FAILURE MODE AND EFFECTS ANALYSIS
Failure Mode and Effects Analysis, or FMEA, is a systematic way for identifying the effects of a potential product or process failure and includes methodology for eliminating or reducing the chance of a failure occurring. It is used for analyzing potential reliability problems early in the development cycle where it is easier to take actions to overcome these issues, thereby enhancing reliability through design. A crucial step in the FMEA analysis is anticipating what might go wrong with a product, and while anticipating every failure mode is not possible, a development team should formulate an extensive list of potential failure modes when implementing a FMEA analysis. FMEA was developed in the 1960s in the aerospace industry and is now used extensively in the automotive industry. It was developed as a preventative mechanism and is most useful when it is implemented before a product or process is released rather than later. Because FMEA helps engineers identify potential product or process failures, they can minimize the likelihood of those failures, track and manage risks associated with the product or process, and ensure that failures that do occur will not injure or seriously impact the customer. In this way, they can help provide reliable, safe, and customer pleasing products and processes.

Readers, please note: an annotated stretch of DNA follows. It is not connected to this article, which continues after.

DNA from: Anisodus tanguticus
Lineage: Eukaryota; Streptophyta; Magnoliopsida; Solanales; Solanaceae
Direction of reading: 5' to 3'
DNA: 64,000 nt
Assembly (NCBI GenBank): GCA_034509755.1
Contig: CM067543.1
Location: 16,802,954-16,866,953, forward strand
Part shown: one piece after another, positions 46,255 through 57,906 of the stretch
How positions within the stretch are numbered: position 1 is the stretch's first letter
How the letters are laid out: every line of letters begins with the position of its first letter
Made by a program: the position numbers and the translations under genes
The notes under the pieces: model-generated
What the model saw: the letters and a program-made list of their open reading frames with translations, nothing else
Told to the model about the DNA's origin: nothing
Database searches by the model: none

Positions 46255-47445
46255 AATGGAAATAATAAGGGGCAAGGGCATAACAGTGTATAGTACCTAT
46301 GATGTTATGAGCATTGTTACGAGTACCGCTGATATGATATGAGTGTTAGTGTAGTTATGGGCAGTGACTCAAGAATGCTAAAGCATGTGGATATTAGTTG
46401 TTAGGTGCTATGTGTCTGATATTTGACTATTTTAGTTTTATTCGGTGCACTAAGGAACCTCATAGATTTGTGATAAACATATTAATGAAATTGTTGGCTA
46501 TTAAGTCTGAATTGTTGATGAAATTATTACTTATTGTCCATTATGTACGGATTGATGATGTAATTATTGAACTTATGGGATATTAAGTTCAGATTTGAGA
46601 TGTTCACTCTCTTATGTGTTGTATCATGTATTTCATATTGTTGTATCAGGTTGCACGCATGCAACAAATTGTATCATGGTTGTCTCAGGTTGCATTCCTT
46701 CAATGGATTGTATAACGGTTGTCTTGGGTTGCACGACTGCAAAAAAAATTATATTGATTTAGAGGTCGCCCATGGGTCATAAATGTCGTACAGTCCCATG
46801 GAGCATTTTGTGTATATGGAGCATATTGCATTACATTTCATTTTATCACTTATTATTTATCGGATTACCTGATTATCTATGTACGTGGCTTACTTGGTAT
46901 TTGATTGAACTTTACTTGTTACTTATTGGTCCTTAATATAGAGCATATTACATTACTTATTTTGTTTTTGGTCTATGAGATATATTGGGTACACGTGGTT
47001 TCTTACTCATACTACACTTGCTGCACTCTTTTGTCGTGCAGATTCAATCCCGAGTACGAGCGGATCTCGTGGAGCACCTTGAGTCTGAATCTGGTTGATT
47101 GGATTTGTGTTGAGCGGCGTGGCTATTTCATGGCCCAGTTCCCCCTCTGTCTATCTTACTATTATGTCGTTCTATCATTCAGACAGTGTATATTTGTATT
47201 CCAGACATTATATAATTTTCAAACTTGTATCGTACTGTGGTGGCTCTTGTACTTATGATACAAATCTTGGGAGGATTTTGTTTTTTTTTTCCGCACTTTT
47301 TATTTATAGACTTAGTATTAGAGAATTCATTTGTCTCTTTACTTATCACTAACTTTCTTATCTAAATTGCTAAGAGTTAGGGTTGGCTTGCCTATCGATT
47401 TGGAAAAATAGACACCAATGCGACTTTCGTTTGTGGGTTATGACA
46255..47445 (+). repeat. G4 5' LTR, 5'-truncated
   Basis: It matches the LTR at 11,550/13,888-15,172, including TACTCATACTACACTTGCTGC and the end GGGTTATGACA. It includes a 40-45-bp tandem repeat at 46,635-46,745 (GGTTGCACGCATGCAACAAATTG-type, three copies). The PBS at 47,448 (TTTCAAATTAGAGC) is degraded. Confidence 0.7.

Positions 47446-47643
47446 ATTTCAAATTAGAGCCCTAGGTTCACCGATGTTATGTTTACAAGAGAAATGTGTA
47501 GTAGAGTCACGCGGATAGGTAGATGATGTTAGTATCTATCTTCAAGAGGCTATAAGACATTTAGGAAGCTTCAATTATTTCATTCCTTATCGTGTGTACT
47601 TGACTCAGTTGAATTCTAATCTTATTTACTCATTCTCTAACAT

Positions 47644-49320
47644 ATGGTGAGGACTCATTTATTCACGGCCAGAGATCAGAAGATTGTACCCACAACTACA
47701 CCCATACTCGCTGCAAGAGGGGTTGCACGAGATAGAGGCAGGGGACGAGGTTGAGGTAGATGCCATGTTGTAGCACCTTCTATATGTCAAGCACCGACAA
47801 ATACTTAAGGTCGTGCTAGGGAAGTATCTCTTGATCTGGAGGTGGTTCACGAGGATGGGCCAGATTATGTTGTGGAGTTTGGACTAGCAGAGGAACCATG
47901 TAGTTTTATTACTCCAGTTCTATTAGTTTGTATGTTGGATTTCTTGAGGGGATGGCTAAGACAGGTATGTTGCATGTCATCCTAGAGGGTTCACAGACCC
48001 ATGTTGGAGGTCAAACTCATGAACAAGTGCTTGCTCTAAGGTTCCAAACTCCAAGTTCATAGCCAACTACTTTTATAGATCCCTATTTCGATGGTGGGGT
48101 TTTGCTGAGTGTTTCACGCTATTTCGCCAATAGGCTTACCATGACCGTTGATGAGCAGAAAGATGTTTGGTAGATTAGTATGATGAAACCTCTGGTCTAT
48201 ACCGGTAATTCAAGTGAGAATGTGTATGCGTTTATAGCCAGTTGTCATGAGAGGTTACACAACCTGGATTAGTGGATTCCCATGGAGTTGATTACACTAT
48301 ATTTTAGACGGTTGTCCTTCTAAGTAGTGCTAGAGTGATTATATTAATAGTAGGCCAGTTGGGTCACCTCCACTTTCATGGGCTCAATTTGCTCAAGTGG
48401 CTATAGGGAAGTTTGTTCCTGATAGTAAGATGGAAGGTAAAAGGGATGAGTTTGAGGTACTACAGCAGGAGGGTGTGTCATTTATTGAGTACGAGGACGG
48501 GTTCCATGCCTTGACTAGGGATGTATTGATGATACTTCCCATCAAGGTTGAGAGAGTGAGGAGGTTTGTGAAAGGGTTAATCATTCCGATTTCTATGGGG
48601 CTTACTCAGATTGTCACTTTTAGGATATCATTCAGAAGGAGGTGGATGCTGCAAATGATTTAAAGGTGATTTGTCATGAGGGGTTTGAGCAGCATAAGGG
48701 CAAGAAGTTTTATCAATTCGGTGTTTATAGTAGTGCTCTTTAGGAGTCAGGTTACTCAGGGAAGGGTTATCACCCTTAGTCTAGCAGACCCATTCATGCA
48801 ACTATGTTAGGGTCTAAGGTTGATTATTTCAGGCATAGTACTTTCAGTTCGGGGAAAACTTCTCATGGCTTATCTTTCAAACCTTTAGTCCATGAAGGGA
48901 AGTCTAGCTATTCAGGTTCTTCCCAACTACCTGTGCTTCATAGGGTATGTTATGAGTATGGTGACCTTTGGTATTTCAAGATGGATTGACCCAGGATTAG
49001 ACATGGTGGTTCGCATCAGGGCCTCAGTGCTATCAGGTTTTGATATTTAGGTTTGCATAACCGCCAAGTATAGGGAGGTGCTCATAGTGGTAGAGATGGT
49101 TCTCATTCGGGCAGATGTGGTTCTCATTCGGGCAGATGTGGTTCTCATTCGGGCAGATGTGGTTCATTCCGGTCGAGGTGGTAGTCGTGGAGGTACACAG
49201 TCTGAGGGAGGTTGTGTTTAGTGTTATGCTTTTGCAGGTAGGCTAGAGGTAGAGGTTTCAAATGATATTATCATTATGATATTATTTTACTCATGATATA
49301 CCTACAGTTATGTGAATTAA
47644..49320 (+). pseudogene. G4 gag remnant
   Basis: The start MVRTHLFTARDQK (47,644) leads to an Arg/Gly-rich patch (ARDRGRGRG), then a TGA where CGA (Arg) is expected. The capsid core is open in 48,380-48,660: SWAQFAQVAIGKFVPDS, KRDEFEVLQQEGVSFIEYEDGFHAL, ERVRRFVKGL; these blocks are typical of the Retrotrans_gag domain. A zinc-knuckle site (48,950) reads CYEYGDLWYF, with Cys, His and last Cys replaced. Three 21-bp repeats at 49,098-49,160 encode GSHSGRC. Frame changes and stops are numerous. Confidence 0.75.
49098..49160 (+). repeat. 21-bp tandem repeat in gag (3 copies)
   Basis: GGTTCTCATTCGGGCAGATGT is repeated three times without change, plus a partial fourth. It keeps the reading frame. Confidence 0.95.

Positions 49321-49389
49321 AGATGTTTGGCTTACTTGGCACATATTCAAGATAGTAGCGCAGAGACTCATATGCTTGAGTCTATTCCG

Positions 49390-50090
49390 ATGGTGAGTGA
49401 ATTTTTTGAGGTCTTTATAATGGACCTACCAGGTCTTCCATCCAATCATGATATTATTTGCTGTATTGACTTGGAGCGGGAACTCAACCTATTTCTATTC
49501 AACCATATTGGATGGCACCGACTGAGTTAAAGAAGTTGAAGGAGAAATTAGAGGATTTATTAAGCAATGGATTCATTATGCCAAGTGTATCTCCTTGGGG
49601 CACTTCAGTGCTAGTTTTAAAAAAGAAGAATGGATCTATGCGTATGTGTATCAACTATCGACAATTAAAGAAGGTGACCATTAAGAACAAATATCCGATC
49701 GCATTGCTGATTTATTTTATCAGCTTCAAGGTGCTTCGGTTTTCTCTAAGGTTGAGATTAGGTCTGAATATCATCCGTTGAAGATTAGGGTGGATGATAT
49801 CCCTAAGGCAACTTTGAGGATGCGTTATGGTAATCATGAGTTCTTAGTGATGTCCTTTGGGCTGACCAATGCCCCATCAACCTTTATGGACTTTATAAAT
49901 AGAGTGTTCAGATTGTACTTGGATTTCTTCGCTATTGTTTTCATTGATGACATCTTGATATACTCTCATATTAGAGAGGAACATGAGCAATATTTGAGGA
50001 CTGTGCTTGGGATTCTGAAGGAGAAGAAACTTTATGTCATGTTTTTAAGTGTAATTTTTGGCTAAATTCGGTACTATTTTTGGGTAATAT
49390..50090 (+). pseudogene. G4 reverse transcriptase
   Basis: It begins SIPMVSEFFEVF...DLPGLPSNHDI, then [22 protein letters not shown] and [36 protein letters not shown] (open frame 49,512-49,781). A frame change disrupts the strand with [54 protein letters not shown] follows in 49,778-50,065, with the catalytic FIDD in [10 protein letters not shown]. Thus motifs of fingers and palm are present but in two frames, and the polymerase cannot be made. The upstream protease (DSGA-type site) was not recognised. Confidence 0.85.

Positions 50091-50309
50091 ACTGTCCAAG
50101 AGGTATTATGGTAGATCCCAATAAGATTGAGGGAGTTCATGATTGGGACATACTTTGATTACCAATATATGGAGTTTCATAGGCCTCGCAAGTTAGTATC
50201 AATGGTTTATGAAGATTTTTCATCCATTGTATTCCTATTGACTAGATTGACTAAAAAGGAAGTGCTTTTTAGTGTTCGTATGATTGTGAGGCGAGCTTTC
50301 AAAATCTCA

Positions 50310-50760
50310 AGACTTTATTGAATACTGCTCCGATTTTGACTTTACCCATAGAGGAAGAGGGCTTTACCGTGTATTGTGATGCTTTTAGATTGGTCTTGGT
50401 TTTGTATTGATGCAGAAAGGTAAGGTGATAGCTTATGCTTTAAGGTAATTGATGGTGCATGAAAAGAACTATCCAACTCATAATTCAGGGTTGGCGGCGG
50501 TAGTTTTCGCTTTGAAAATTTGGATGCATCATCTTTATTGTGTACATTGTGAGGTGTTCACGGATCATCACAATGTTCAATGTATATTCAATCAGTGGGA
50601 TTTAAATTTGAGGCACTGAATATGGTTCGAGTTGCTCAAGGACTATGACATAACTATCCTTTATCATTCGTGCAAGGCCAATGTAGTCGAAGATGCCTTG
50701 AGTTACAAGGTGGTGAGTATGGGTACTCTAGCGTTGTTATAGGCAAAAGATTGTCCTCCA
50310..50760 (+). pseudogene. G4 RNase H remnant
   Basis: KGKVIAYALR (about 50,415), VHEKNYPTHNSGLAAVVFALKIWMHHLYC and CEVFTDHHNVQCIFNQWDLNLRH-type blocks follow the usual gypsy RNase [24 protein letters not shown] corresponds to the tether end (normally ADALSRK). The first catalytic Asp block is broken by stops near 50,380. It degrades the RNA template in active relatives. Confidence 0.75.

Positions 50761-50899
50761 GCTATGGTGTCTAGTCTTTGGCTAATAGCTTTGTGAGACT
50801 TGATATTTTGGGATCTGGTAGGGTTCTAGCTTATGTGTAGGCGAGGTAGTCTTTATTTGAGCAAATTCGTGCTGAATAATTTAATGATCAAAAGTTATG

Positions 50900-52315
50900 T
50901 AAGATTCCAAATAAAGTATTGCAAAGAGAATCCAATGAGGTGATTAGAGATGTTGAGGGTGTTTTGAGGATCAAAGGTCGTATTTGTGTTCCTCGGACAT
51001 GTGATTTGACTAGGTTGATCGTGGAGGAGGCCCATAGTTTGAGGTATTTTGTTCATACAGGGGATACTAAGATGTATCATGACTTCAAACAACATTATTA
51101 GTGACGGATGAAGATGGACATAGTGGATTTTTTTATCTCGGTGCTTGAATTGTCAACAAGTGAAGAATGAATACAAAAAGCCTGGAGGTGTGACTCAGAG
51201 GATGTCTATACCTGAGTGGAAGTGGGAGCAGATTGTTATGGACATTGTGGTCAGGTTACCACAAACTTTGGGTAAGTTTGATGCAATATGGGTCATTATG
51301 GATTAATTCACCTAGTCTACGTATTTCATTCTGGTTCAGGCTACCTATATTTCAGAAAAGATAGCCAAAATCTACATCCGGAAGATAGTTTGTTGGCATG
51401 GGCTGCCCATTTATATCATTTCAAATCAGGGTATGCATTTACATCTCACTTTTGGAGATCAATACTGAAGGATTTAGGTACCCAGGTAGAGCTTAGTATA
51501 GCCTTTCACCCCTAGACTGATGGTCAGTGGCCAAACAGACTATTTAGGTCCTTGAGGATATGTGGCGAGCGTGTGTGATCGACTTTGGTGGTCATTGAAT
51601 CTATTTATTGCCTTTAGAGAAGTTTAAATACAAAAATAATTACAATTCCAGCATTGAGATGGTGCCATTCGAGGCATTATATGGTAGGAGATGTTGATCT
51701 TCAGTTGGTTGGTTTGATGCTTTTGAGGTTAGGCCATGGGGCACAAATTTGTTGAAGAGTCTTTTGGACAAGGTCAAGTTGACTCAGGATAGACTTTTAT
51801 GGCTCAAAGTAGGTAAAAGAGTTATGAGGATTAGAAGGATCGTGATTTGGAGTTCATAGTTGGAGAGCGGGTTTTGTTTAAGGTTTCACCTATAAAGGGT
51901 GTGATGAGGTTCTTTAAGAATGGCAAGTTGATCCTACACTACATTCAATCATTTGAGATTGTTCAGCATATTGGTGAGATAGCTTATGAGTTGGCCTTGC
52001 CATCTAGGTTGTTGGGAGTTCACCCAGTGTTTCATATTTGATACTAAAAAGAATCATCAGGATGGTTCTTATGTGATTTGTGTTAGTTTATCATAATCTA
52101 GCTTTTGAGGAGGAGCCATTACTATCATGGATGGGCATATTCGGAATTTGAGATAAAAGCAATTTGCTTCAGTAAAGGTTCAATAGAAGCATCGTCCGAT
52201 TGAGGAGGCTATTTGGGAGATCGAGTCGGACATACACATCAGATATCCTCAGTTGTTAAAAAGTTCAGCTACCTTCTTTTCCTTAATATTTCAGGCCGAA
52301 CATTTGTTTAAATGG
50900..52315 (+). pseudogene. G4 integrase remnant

The first step in a FMEA analysis starts with the selection of the process or product to be reviewed and its function. Most FMEA projects involve processes or products that are candidates for a high risk of error. Initially, investigators determine which uses of the product or process fall inside the intended use and which fall outside, since product failure often leads to litigation. Next, they assemble a team made up of people who understand or use the product or process regularly. Using a block diagram showing the major components and how they are related or a flowchart, the team searches to identify locations, types, and...
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